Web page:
In yet another sign of the insanity that is gripping the state’s conservatives and the GOP in general, the Wisconsin Supreme Court yesterday struck down the state’s “Safe-at home” law, thus creating increased confusion over how residents of the state should deal with the COVID-19 pandemic.
By a 6-3 vote, the court sided with the leaders of the Republican-controlled state legislature who challenged an attempt by the state’s executive branch, led by Democratic Gov. Tony Evers. Joining the GOP in challenging the order,which came from the state’s chief public health officer, were numerous business groups and organizations.
If you are legally inclined, check out the the court’s complete Safe at Home decision. Thanks to Ken Knight for providing this from Ed Fallone, the Marquette University law professor who was an unsuccessful candidate for a seat on the state’s top court earlier this year.
Attorney General Josh Kaul has asked Governor Tony Evers to include additional funding in Evers’ budget for more crime lab analysts. In his successful campaign for the post last November, Kaul attacked former Republican Attorney General and now Judge Brad Schimel for well-publicized delays in the processing of evidence from crime scenes.
Evers is currently working on his two-year budget, which the governor expects to unveil on Feb. 28.
Several Republican bills signed by Gov. Scott Walker in December limited both the governor and attorney general’s powers, including eliminating the state Department of Justice’s solicitor general’s office, allowing lawmakers to intervene in state lawsuits and requiring the attorney general to get the Legislature’s approval before settling laws.
In an interview with Wisconsin Public Radio, new Attorney General Josh Kaul attacked those bills while also saying that his office will do more to address the opioid epidemic and growing meth problem in Wisconsin.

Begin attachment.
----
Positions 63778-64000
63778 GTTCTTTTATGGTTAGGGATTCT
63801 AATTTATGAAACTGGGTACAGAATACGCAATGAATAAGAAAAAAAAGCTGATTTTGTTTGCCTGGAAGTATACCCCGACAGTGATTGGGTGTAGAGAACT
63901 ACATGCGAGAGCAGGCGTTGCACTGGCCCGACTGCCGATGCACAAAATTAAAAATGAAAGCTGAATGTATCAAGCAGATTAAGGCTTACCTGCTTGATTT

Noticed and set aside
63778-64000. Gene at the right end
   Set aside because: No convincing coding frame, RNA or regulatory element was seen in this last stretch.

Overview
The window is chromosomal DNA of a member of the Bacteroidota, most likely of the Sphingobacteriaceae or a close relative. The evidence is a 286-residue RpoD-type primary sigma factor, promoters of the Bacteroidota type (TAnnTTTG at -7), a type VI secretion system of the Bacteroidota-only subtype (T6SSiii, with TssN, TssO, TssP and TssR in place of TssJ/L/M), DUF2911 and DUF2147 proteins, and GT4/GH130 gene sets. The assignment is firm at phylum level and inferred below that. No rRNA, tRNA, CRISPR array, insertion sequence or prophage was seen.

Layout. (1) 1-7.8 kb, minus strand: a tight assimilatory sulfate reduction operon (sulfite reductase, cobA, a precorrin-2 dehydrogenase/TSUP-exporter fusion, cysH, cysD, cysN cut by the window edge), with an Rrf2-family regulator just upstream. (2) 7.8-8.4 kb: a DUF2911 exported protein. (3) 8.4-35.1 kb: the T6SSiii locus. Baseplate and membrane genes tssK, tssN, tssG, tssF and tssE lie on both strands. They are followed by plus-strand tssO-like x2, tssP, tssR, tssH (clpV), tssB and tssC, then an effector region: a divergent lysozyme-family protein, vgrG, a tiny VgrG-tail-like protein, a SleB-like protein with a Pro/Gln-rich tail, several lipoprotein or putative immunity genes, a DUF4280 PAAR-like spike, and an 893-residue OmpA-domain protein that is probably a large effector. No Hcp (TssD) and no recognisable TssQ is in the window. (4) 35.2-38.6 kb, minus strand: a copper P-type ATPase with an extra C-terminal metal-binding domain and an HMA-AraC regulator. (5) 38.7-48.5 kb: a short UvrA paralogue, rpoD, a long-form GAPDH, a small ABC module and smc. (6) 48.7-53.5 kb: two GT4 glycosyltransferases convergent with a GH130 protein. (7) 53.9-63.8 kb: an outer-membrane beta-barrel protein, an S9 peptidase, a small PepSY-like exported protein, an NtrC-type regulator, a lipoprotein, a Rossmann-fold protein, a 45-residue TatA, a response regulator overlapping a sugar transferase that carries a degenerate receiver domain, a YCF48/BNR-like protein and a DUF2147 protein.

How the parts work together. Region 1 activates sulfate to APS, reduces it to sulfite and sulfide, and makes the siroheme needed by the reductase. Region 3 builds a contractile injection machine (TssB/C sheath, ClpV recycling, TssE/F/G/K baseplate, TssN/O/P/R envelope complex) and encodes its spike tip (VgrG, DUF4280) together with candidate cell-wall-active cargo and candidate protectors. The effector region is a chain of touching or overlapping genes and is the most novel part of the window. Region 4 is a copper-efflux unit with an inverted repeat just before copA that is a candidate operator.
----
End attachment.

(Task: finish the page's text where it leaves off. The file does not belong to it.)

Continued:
” I’m going to work with law enforcement agencies at the county, local and federal level to improve coordination so that we can work together to target large scale drug traffickers, people who are transporting meth, heroin or fentanyl across county and state lines.
“I’m going to be an advocate for expanding access to substance abuse treatment in Wisconsin. One of the things I’ll be doing as (attorney general) is taking a look at where the multi-state investigation is into the pharmaceutical manufacturers because we need to hold them accountable to the extent that they’ve been responsible for the opioid epidemic through false and deceptive marketing practices.
“And then one other area is we still haven’t expanded Medicaid in Wisconsin. If we do that we’d be able to cover about 80,000 additional Wisconsinites under BadgerCare … and we’d also save the state about $190 million a year. And we can put that into a number of areas, for example expanding access to treatment.”
Attorney General EversSeeking to overturn all the laws passed by the Republican state legislature’s lame-duck session last November, Gov. Tony Evers has hired a private law firm. Evers made the move after Wisconsin Attorney General Josh Kaul said his office can’t represent the state on this issue.
Kaul, who repeatedly attacked the GOP’s action, which included taking power away from Kaul’s office, when Kaul was running for the post last fall, recused himself, according to a spokesperson for Evers.